As Operations Manager and a Certified Exhaust System Inspector (CESI) for Hood Boss of Austin, I visit many types of facilities and inspect numerous types of kitchen exhaust systems. Besides following up on the quality of work of our technicians, most of my visits are to inspect the work of other vent hood cleaning companies. I have a trained eye to look for the areas that many vent hood cleaning companies have a habit of overlooking or do not consistently give attention. I do not consider these visits as a sales call and I never use it as an opportunity to “bash” a competitor. I consider it as an opportunity to educate someone on the importance of our service and what should be considered quality workmanship.
Let’s start with the codes that my industry follows, NFPA 96 Standard, Sec. 11.6.1 “If upon inspection, the grease exhaust system is found to be contaminated with deposits from grease-laden vapors, the contaminated portion of the exhaust system shall be cleaned…”. Basically, it states that any area of the system that has over a 1/8th of an inch of grease should be cleaned. Keeping in mind that grease accumulation is fuel for a fire, even without knowing codes, common sense tells me that fuel closest to the fire source will help a fire to grow.
I will focus in on a few areas of the exhaust hood closest to the fire source that I tend to look for when following up on a vent hood cleaning service. This information will be useful when following up on your current services with the intention of upholding an industry wide standard of cleanliness and safety.
Filter Tracks – the upper and lower filter tracks are the key component to keeping your baffle filters securely in place.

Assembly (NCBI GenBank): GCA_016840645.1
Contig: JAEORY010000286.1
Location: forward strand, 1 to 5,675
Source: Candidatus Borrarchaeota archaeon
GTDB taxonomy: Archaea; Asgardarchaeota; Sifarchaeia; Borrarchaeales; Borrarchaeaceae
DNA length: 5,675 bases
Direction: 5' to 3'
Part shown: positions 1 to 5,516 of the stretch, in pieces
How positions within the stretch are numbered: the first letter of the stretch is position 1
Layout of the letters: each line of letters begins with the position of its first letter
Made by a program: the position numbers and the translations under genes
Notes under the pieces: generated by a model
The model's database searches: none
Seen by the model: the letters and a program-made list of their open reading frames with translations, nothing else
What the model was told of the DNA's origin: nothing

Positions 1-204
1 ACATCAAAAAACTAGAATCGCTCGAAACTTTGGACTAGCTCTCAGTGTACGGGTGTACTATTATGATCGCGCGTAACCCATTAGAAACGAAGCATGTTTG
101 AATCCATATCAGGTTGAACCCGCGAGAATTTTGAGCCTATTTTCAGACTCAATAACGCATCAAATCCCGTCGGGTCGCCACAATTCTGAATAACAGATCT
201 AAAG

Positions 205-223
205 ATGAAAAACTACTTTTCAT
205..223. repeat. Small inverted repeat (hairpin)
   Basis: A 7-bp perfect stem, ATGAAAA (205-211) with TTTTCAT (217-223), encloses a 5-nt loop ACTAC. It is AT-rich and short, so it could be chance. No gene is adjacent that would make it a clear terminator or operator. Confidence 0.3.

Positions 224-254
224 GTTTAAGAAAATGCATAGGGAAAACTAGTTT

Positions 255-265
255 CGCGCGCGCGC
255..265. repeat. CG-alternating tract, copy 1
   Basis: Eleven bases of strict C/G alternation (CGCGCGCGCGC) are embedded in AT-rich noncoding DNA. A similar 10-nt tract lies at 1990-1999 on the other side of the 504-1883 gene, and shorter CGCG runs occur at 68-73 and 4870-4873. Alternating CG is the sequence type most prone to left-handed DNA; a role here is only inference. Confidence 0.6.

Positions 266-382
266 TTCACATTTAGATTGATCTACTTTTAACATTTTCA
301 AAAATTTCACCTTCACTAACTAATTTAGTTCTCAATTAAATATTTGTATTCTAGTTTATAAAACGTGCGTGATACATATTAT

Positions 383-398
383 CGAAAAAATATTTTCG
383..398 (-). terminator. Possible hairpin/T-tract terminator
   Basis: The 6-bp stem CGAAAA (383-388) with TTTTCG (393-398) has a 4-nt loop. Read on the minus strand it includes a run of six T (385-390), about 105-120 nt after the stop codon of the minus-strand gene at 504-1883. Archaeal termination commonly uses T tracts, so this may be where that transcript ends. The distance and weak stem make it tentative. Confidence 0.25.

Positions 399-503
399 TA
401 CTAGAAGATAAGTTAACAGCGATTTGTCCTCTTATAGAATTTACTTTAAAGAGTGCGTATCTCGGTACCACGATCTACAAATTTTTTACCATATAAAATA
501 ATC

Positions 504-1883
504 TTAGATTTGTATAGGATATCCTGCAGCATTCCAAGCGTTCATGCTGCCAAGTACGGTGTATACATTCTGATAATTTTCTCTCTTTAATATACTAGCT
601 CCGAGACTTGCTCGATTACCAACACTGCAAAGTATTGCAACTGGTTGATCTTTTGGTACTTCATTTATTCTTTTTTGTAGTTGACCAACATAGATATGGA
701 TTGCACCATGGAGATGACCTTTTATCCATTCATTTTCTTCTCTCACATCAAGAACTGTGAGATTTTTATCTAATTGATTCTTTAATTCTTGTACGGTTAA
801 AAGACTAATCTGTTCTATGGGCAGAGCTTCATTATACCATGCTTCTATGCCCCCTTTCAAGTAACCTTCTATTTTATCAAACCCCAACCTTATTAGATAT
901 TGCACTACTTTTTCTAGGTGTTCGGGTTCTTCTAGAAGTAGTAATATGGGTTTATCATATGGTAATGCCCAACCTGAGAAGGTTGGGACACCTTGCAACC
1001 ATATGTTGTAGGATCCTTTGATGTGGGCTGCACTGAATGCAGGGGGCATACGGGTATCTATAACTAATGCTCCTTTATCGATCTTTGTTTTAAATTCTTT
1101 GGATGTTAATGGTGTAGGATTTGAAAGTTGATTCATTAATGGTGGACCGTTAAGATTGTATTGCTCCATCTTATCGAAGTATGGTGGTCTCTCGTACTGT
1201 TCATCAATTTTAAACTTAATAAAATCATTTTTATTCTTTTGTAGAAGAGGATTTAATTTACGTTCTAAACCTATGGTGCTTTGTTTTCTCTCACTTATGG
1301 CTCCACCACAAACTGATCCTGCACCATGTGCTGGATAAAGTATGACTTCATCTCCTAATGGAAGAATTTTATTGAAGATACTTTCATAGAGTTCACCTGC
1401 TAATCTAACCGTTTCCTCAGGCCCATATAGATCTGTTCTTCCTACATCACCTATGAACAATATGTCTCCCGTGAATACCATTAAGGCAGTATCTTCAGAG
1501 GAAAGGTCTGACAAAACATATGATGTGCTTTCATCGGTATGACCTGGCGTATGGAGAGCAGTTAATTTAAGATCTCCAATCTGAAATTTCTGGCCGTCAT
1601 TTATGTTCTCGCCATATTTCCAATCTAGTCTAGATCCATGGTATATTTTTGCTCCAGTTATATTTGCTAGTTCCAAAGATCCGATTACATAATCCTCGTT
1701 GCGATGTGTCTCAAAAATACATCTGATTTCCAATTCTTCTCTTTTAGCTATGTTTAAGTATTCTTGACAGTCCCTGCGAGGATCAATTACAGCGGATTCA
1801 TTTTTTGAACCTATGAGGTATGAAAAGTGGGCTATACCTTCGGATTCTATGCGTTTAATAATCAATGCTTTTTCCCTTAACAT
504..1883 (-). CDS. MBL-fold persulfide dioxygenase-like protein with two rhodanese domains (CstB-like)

The lower track is a high accumulation area of stored grease/fuel. The lower track is designed to capture the grease dripping out of small holes in the bottom of the baffle filters.
The track has a slight grade that allows the grease to run to either side of the hood to grease cups in the corners. This area should not only be grease free after a cleaning but should also be cleaned by kitchen staff between full vent hood cleanings.
The upper track creates an angled area inside the hood that allows for grease to accumulate behind the track. It is typically not the liquified grease you will find in the lower track; it is more of a thick black grease that sticks to the inside of the hood and is just as flammable.
This area is commonly neglected because it is a difficult area to reach with a pressure washer wand and typically will need to be cleaned by hand. You will find the accumulation heaviest as it gets closer to the duct opening or duct collar.
Duct Collar – the duct collar connects the hood to the duct work leading to the exhaust fan. the important thing to remember is that there are four sides to the duct collar, 3 that are easily visible when standing at ground level with the filters out and 1 that is only visible by actually getting at eye level with the back side of the collar. Backside meaning the side that is facing the wall side of the hood. This area is also neglected because of its difficulty to clean and the “who is going to check there?” mentality.
Barney Basel (founding member of the International Kitchen Exhaust Cleaning Association) once stated, “There are two kinds of restaurants – ones that have had a fire and the ones who will be having their fire.” There is great danger leaving this fuel stored so close to ignition point and yet, I find it in many places. Stored fuel feeds the start of a fire and helps it grow. After every service, an exhaust company is required to place a certificate of performance sticker on the hood that states that the system is “Cleaned in accordance to NFPA 96…”. Do not let this sticker be a false sense of security. A reputable company should follow up with photo documentation of these areas and all other areas of the system. As professionals involved directly or indirectly with public safety it is important to be educated about the dangers that potentially exist in the kitchen exhaust system.